With the cost of releasing a film digitally relatively low – Warner Bros-Discovery owns HBO Max, at the end of the day – it doesn’t seem worth it to spend all of this money on Batgirl only to cancel it at such a late stage. Even if test audience reactions were so negative that a theatrical release was taken off the table, sticking the film on a streaming platform has almost no downsides. Nothing Batgirl could’ve done would’ve damaged the reputations of Warner Bros. or DC Comics in a significant way, so if the film flopped then so what? That happens all the time, and studios dust themselves off and move on. All that would’ve happened if Batgirl had been poorly-received is that it wouldn’t have gotten a sequel and would’ve been quietly forgotten, not being incorporated into any version of the foundering DC Extended Universe.
So that’s where this “debt write-off” conspiracy theory has come from. We may never know the true story of what happened to Batgirl, but I think its cancellation is a shame. Having heard some details about the film, I can honestly say that it sounded like a film with potential. JK Simmons was to take on the role of Commissioner Gordon, Michael Keaton was to return as Batman for the first time since 1992’s Batman Returns, and Brendan Fraser was to star as villain Firefly. I like all of those performers, and seeing Brendan Fraser take on a role like this would’ve been absolutely delicious; I could see his performance being a highlight even if the story of the film and some of its other elements weren’t especially strong.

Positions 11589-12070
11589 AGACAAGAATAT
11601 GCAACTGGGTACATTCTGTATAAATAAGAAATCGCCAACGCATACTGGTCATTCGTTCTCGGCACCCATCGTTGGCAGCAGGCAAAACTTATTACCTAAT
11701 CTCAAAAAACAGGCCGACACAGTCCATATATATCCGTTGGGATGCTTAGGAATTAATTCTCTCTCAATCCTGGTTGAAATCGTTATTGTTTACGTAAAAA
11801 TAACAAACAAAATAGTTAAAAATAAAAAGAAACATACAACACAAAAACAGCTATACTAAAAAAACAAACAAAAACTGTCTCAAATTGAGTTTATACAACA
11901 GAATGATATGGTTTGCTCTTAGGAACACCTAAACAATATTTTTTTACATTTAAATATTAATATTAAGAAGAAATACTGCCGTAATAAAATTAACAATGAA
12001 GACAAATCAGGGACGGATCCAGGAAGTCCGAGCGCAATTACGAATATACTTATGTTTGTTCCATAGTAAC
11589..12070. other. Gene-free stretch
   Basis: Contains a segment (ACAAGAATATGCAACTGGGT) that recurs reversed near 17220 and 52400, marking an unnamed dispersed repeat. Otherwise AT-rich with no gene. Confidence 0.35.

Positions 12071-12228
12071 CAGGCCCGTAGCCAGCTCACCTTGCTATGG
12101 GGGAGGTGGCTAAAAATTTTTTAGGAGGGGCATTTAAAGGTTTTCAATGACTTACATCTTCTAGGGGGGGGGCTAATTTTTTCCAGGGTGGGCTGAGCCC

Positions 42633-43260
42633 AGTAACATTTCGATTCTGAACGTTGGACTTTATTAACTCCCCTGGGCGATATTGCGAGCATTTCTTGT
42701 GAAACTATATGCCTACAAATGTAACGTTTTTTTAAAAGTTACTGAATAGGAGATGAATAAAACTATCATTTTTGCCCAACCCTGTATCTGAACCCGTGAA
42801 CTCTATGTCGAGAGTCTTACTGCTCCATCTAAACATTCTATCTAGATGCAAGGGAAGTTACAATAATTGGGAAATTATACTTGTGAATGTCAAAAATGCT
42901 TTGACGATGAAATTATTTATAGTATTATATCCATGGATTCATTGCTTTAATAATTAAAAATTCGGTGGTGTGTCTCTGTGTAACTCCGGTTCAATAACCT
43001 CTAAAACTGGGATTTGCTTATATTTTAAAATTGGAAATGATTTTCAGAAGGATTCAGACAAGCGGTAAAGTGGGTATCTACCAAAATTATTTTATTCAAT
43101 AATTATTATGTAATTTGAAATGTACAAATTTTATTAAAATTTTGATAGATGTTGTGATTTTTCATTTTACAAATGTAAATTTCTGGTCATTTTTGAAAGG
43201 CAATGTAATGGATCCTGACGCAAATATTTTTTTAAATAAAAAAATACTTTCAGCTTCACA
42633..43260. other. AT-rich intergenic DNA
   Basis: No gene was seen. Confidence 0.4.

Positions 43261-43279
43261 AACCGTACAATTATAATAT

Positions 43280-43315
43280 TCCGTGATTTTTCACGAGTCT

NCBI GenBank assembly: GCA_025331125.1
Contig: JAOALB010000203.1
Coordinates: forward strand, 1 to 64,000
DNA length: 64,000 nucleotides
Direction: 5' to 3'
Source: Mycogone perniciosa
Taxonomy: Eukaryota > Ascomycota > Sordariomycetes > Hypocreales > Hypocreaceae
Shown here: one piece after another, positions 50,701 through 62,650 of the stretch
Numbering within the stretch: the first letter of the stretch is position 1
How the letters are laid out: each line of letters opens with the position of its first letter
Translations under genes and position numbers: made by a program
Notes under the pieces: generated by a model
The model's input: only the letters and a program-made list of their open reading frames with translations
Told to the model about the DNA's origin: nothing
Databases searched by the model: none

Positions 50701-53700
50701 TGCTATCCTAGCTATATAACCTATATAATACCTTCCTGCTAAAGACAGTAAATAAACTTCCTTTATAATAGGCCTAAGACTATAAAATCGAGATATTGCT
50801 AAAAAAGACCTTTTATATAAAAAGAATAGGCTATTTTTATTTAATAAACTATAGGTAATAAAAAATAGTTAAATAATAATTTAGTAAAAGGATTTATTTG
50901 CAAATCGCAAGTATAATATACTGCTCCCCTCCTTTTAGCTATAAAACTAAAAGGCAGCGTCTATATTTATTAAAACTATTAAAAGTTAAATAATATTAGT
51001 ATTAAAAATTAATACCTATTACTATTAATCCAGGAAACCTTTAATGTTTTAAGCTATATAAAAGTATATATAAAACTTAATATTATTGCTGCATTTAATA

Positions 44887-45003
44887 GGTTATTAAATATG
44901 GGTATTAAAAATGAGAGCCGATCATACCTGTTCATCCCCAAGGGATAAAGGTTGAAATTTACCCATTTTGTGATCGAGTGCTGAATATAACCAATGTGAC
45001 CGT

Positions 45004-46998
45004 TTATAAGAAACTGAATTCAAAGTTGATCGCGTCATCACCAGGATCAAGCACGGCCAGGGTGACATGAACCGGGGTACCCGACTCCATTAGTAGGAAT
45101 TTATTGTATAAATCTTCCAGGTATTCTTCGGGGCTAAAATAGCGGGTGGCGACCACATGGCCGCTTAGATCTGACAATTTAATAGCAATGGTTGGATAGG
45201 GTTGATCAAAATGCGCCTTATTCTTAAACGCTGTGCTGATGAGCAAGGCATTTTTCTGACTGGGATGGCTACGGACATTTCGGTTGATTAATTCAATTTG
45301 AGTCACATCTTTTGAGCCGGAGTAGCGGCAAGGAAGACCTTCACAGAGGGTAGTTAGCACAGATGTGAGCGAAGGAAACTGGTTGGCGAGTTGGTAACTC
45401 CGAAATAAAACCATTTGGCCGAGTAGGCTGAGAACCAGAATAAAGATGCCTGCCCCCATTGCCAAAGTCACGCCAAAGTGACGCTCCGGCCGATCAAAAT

Moreover, Batgirl would’ve starred Leslie Grace, best known for her role in In The Heights. She seemed ready to take on the role of Batgirl, and her take on the character would’ve been an interesting one. In a superhero genre overloaded with male superheroes and ensembles, almost any picture with a female lead is going to feel different, interesting, and exciting.
All of these performers, as well as the film’s directors and other members of the creative team, have been insulted by this move. If it’s true that Warner Bros-Discovery is doing this to take advantage of a loophole and pay down its mountain of debt, then it’s even worse. Allowing Batgirl to take the fall – and be heinously attacked in the process, with worlds like “irredeemable” being thrown around – is just awful, rotten treatment by the studio and its corporate overlords.
So I think it’s disappointing that Batgirl was cancelled. The circumstances are incredibly bizarre, and I can quite understand why speculation has turned into conspiracy theory pretty quickly. The reaction online has been overwhelmingly negative, and if Warner Bros-Discovery stick to their guns and don’t release the film, I wouldn’t be at all surprised to see bootleg copies popping up on pirate websites in the weeks ahead. Ironically, Batgirl may have just become one of the hottest and most sought-after films of the year. I know I for one would be very interested to see what all the fuss has been about.
Batgirl is the copyright of Warner Bros. and DC Films. No release is currently scheduled. This article contains the thoughts and opinions of one person only and is not intended to cause any offence.